Tuesday, April 19, 2011


Everybody was out enjoying a warm and sunny afternoon last week. This cabbage white (?) female Falcate Orangetip [oh now doesn't it just figure? I didn't look it up and it was a special butterfly! The males have the orange tips, by the by] looks like it’s been out and about quite a bit already and on much less congenial days than this one was. (It’s nectaring on some kind of mustard. Think it’s a mustard. No, I didn’t try to ID the plant. More on mustards later.)

Itty bitty not-yet monkey balls!

Well, what do you call the seed cases of the sweet gum tree? I grew up with “monkey balls”… And I’m ashamed and astounded that I have spent twelve years in this place without ever getting out to see the sweet gums flower. (Must remember to check this tree again in a day or two.)

Sweet gum is a pioneer plant—it loves to be the first into disturbed ground. (This one is at the edge of the sand pile left when the house's foundation and septic system were installed.) Given that I live on what was once an agricultural field, I have sweet gum trees. Lots and lots and lots of sweet gum trees. And just look at the swathe of past years’ productivity under this particular one (liberally mixed with leaves, but mostly old seed cases). That’s one thing that makes a plant a good early-successional species: grow fast and prolifically…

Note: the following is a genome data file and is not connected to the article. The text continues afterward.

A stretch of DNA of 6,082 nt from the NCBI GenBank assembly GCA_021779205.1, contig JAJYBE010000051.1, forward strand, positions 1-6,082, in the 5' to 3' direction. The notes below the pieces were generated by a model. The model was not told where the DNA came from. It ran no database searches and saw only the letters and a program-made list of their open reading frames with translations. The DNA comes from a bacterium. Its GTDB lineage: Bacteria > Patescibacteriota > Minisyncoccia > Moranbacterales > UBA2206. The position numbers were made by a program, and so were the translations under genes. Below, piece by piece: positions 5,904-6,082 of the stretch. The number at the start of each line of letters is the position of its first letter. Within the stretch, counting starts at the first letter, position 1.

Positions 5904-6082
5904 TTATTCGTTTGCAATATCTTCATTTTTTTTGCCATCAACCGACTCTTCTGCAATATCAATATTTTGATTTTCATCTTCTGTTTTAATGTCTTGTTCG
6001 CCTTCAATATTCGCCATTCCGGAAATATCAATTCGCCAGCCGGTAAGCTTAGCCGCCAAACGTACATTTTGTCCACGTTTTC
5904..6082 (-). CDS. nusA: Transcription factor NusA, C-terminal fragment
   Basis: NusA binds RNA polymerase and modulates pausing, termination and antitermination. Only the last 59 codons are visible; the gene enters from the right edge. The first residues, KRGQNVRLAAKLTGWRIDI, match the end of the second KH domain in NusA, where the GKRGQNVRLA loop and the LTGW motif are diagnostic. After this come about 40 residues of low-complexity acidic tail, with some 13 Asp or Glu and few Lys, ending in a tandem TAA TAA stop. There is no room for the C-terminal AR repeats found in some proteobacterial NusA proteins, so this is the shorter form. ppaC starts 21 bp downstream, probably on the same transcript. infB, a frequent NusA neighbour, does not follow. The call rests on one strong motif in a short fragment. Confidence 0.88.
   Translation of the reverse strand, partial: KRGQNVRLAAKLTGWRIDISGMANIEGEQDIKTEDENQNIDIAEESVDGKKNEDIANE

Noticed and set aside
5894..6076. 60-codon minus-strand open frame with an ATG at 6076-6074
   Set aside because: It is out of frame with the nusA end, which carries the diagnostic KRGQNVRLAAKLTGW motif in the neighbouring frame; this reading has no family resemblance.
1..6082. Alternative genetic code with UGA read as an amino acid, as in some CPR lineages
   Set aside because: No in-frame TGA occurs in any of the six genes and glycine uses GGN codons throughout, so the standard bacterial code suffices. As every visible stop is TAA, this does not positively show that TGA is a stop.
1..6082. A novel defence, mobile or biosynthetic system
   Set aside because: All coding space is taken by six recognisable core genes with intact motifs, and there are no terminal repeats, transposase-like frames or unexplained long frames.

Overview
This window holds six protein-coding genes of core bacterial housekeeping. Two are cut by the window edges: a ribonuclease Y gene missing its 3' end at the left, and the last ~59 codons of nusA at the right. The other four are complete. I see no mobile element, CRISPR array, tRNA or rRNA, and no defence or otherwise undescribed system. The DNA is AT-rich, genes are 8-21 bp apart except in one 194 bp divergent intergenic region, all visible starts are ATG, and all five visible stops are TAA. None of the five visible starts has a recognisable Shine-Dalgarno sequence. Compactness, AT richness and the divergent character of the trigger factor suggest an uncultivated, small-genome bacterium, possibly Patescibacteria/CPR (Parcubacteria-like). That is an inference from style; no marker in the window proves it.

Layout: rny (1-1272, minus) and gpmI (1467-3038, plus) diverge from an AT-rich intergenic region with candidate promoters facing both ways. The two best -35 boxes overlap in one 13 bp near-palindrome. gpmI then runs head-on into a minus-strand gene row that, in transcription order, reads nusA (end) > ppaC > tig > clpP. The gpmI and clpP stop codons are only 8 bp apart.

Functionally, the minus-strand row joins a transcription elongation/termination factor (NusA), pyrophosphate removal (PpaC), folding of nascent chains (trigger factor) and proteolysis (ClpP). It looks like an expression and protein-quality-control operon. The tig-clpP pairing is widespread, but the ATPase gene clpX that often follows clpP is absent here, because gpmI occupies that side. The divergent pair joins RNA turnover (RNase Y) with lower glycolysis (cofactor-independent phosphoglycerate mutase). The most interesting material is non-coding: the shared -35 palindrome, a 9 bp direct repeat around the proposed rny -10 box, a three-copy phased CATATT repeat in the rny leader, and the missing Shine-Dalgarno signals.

A fellow walk-abouter out enjoying the unusually balmy April day. (Eastern box turtle whose amazingly red eyes didn’t show up in any of the photos I took.)

Probably should have cleaned this box out years ago. But someone was enjoying it. Although I do wonder how that side cracked open just so… Hmm.

A basic wild violet (again, do you really want me to key it out? ::whine::) has found it much prefers the richer soil to be had in a couple of my planters over the excuse for topsoil that covers many feet of sand here on the continent’s edge…

More planter volunteers.

No idea what it is* but it is rather pretty. It gets to stay until I find something else to put in this window box.

This is a native, and I know what it is! Blue-eyed grass, just up. This wee little thing is an iris (note the flat leaves in a flat fan-shape). How cool is that???

All in all, quite a lovely way to spend an hour, even if I paid for it with a touch of sun/windburn and enough ticks to keep me busy plucking them off for the next six hours... Having this little piece of paradise surrounding me really isn’t helping my hermit-like ways. Nor does it allow for much housework to be done.

Oh, well.

* ED. NOTE: Common chickweed. Non-native. Whatever... I still like it.